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Built along a narrow ribbon of shoreline on a rainforest island, the...

The blame game is a waste of time.

Thomas Francisco “Cisco” Martinez Jr., 54, died Jan. 5, 2018, in Juneau. He was born Aug. 21, 1963, in Ketchikan.
Alaska joins assessment consortiumSmarter Balanced group develops tests for Common Core State Standards

KETCHIKAN (KDN) — The Alaska Department of Education and Early Development has joined the Smarter Balanced Assessment Consortium, which develops tests for Common Core State Standards.

In order to join the consortium, a memorandum of understanding had to be signed by Gov. Sean Parnell, Education Commissioner Mike Hanley and State Board of Education Chair Jim Merriner.

Alaska hasn’t adopted the Common Core — the state adopted its own standards "that align with" the Common Core in 2012, said Erik McCormick, Alaska director of Assessment, Accountability and Information Management — but will now have access to tests developed to meet the standards.

McCormick said the state opted against adopting the Common Core because it has to be accepted "100 percent, without changes," which would leave Alaska students potentially struggling with more advanced concepts at earlier ages.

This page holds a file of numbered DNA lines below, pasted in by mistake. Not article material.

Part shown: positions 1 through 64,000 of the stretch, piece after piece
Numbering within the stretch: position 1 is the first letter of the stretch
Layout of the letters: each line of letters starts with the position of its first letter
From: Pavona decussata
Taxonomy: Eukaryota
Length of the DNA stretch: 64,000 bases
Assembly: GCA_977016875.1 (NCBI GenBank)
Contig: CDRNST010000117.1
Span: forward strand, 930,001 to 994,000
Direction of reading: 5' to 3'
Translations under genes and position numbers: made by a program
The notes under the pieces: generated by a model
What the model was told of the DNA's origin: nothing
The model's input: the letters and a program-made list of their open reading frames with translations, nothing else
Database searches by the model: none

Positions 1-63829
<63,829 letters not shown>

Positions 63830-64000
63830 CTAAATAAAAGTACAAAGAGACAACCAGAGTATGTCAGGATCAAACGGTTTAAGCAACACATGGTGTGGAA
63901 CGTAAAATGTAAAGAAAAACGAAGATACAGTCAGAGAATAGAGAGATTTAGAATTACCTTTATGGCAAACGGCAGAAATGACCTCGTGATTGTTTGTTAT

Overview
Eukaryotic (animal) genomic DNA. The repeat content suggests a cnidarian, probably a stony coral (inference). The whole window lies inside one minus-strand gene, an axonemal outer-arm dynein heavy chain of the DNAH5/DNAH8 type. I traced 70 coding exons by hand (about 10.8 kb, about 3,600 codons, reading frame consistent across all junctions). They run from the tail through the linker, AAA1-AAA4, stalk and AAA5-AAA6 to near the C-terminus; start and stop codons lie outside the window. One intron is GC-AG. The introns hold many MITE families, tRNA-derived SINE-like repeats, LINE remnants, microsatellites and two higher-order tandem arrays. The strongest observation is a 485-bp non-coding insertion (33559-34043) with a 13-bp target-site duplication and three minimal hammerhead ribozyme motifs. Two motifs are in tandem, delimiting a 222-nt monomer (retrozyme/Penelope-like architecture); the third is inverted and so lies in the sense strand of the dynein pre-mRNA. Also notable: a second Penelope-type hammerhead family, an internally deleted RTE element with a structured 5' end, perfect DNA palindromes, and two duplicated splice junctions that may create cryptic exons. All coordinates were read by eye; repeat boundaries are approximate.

"In many cases, skills are being pushed down a grade or two lower,"?he said of the Common Core.

"Fifth-grade skills are pushed down to being fourth- or third-grade skills."

However, because the state’s system is similar to the Common Core, assessments developed through the consortium can be used by Alaska. McCormick said it’s the best option because of the expense associated with developing test material.

Calling them "expensive pieces of technology," he said Alaska can now choose which tests to use in its schools.

New technology allows tests performed on the computer to respond to each student. If a certain question yields a wrong answer, the next question would be different than if a student had answered correctly.

The tests are expected to be available in schools at the end of the 2014-2015 school year, at which point they would replace other state year-end assessments, according to McCormick.

The Common Core has become popular in the U.S. as 45 states have adopted the standards, which were developed by the National Governors Association and the Council of Chief State School Officers.